Rocksteady’s third, and possibly last Batman game, is about everything you would expect from a fourth entry in a major game franchise. The base game itself absolutely has everything you could want (so long as you play on a console). Jaw-dropping graphics? Check. Expanded Freeflow combat? Check. Plot that twists and turns? Check. Inclusion of the Batmobile? Check. New abilities for Predator encounters? Check. DLC that adds to the story and gives you a bigger challenge? That’s a more hesitant check. Truly, Batman: Arkham Knight will be remembered as one of the best titles from 2015.
But, before we get ahead of ourselves, Arkham Knight sees the Scarecrow (voiced by an intensely monotone John Noble) terrorize Gotham and with a little bit of toxin and a warning to run, turns Gotham into a playground for the criminal world while the good citizens flee. Predictably, this brings Batman (voiced once more by the true Batman, Kevin Conroy) out and he begins a long fight against the Scarecrow, and his lieutenant, the Arkham Knight. Now, going into the plot any further will ruin the surprises in store, so I’d really rather not go over them at length. What I will say, is that the side missions will have you run into a nice assortment of Batman’s rogues gallery including classic villains like The Riddler; Two-Face; and the Penguin. The game also tosses some surprising villains your way such as the Man-Bat, Professor Pyg, and Firefly. None of the side missions are necessary to progress through the game, but do reward your completion of them with upgrade points for Batman’s gear. With the main plot and side missions giving plenty of variety to spare, there’s roughly 20-30 hours of gameplay here.
When Arkham Asylum released in 2009, it surprised the industry. Never before had a superhero game been done so well or had the universal acclaim that it had. At the time, it was a pretty good looking game, with textures that were rich enough to read posters on the wall, or clearly see the picture of Cash’s family at his desk (I spent a lot of time exploring). But Arkham Knight absolutely puts those graphical achievements to shame. In Arkham Knight, Gotham is suffering from a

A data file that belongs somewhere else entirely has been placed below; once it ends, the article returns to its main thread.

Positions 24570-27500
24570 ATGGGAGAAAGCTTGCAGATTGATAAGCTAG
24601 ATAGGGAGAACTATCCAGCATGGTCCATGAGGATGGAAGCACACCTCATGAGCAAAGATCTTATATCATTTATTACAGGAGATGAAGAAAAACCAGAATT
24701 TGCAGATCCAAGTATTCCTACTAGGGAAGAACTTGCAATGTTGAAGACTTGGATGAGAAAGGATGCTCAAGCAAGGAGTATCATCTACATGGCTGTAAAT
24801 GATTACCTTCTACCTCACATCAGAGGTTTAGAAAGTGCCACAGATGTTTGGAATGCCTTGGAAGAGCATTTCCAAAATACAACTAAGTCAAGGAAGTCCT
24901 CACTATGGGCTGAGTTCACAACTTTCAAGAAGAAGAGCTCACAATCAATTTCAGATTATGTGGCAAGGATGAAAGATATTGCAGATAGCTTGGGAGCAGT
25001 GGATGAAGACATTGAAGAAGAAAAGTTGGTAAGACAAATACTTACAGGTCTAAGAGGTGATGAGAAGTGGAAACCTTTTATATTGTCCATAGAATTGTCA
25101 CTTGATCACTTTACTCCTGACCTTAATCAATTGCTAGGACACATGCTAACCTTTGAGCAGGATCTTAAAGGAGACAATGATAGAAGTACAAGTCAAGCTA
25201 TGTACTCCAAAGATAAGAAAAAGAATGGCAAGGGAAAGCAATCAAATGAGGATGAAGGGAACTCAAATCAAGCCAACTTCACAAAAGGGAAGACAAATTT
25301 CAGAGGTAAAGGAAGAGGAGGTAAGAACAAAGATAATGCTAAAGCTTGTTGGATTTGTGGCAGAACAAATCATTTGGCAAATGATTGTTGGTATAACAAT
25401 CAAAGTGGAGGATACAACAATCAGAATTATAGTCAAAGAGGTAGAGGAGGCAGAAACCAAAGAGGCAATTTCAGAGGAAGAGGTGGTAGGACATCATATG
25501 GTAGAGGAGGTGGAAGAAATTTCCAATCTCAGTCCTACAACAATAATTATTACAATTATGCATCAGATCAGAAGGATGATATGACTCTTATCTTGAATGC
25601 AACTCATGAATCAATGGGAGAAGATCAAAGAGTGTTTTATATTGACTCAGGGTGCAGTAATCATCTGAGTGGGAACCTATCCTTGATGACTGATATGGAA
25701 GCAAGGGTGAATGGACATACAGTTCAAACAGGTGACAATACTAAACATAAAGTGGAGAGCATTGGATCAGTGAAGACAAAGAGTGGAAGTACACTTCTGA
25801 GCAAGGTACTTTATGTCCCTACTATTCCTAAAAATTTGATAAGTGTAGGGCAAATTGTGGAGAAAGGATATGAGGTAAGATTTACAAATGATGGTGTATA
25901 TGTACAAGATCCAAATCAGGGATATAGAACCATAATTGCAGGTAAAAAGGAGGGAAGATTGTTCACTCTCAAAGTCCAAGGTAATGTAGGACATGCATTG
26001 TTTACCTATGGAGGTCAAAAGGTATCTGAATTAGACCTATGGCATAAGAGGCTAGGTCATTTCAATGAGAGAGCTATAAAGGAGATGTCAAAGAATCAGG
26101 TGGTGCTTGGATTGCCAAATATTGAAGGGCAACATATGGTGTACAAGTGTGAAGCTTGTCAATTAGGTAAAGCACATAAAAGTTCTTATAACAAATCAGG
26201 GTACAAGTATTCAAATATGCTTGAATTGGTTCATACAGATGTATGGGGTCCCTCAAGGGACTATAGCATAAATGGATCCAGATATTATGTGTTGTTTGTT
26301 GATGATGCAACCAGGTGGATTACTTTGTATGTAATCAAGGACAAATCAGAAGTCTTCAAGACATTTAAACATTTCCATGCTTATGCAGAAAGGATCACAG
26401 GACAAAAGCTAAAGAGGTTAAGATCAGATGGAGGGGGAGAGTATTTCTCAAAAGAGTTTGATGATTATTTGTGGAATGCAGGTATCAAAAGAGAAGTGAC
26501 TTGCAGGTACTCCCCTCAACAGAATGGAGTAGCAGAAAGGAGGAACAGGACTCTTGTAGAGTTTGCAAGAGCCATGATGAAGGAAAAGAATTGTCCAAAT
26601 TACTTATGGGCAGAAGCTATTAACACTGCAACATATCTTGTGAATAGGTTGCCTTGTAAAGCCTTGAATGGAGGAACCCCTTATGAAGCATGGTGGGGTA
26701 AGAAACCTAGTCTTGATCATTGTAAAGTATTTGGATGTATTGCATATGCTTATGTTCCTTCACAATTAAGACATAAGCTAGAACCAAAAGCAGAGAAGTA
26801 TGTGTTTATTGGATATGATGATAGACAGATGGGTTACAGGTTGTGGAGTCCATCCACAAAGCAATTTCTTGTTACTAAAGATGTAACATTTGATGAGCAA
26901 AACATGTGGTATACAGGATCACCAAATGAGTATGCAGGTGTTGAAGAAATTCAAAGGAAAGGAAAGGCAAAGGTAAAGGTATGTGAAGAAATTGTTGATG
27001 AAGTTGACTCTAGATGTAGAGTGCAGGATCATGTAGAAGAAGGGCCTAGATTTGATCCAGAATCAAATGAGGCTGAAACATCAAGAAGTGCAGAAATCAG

monsoon thunderstorm that happens to last the entire night. Because of this, the rain-slicked streets reflect the neon lights of the city. Batman’s suit has rain drops constantly cascading downwards. It adds a sense of realism I wasn’t expecting from a console release this early in the life cycle. The textures of the city and characters don’t suffer from any pop-in, and are gorgeously detailed. Even when the game is arguably at it’s most intensive points with drone battles, Arkham Knight shows no signs of slowing down. Arkham Knight is nothing short of a technical marvel.
The Freeflow combat made popular in Arkham Asylum and expanded on in Arkham City, gets further expanded/complicated in Arkham Knight. Here, it’s possible to use almost every gadget in Batman’s arsenal in the middle of combat effectively. And this time, you’ll need to. Enemy abilities expanded just like Batman’s, and they will now charge into him, resuscitate each other, or give other criminals an electric charge to fight you with. They are each great ways to force you to change your tactics without getting too annoying. Punching, kicking, and just generally beating the stuffing out of your enemies never gets old and turns into one of the best challenges to tackle after you complete the game.
But more than anything, the Batmobile is the most divisive addition in Arkham Knight. The game gives you the freedom to drive the Batmobile throughout all corners of Gotham, and is used to solve puzzles, eject you from the driver’s seat like a cannon, and to fight all kinds of drones that will be flung towards you. But the game is also designed in such a way that you end up in the Batmobile or needing to drive it for a significant portion of Arkham Knight. The Riddler even sets up race tracks for Batman to “solve”. And that’s the one puzzle about the game I can’t quite figure out, how a racetrack is a Riddler event. And yet that’s not even the strangest thing the Batmobile does.